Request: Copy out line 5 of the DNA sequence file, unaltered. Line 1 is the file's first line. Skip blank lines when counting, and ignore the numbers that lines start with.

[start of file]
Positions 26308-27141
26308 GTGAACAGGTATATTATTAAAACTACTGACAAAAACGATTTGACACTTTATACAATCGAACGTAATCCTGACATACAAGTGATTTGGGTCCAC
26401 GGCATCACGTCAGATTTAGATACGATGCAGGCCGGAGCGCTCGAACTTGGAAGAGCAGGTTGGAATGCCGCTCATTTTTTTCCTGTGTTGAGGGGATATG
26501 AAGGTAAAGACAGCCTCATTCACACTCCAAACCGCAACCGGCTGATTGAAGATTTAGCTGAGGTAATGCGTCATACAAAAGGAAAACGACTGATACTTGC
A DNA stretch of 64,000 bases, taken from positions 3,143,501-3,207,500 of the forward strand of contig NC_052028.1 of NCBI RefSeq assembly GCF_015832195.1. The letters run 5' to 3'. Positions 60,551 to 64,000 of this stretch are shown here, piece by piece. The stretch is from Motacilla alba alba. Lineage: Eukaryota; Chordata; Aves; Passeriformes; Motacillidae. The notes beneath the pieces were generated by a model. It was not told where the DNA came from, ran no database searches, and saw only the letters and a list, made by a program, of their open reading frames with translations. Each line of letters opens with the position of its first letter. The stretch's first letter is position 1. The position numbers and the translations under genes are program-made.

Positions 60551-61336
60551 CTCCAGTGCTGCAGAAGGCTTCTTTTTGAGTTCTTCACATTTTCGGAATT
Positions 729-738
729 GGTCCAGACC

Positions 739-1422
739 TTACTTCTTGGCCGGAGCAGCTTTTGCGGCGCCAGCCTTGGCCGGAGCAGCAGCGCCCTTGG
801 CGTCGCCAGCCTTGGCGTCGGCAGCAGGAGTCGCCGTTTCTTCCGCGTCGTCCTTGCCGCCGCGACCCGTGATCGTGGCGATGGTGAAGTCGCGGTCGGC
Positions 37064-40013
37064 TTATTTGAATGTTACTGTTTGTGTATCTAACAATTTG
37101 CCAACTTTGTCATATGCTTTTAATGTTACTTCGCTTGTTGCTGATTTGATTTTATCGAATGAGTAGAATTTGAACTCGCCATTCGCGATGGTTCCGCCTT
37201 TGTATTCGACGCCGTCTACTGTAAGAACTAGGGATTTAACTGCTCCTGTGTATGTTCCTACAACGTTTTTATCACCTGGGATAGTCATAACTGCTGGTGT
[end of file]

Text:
A DNA stretch of 64,000 bases, taken from positions 3,143,501-3,207,500 of the forward strand of contig NC_052028.1 of NCBI RefSeq assembly GCF_015832195.1. The letters run 5' to 3'. Positions 60,551 to 64,000 of this stretch are shown here, piece by piece. The stretch is from Motacilla alba alba. Lineage: Eukaryota; Chordata; Aves; Passeriformes; Motacillidae. The notes beneath the pieces were generated by a model. It was not told where the DNA came from, ran no database searches, and saw only the letters and a list, made by a program, of their open reading frames with translations. Each line of letters opens with the position of its first letter. The stretch's first letter is position 1. The position numbers and the translations under genes are program-made.